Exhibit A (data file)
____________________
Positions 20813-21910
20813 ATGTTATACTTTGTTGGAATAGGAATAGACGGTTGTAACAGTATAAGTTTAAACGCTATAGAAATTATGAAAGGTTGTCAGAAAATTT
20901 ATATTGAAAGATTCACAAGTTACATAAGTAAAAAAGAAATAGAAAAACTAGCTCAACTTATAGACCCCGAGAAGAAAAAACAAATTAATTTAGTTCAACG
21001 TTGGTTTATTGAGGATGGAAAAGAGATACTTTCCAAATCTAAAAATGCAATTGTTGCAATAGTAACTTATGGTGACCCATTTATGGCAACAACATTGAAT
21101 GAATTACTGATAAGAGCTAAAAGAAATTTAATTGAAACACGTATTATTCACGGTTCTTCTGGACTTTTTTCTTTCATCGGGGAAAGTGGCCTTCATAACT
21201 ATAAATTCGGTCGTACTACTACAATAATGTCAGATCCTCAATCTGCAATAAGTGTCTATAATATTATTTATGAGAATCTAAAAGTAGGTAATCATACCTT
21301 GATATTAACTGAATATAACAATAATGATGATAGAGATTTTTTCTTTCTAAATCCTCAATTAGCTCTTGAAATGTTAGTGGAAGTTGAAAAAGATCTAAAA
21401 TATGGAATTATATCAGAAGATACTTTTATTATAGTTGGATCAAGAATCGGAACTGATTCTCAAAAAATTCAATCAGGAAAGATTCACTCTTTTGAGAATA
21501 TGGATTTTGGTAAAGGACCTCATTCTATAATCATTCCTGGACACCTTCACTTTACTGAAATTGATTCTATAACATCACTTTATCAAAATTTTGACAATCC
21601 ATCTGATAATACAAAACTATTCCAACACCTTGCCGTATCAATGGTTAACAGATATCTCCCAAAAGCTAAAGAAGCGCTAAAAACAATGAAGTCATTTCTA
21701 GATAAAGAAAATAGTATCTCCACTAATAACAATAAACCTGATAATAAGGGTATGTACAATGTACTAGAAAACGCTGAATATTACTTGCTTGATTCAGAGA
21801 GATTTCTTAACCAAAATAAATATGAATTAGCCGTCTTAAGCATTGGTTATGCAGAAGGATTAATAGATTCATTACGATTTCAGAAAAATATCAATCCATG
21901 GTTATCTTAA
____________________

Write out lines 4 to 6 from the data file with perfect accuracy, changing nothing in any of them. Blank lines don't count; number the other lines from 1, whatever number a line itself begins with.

21001 TTGGTTTATTGAGGATGGAAAAGAGATACTTTCCAAATCTAAAAATGCAATTGTTGCAATAGTAACTTATGGTGACCCATTTATGGCAACAACATTGAAT
21101 GAATTACTGATAAGAGCTAAAAGAAATTTAATTGAAACACGTATTATTCACGGTTCTTCTGGACTTTTTTCTTTCATCGGGGAAAGTGGCCTTCATAACT
21201 ATAAATTCGGTCGTACTACTACAATAATGTCAGATCCTCAATCTGCAATAAGTGTCTATAATATTATTTATGAGAATCTAAAAGTAGGTAATCATACCTT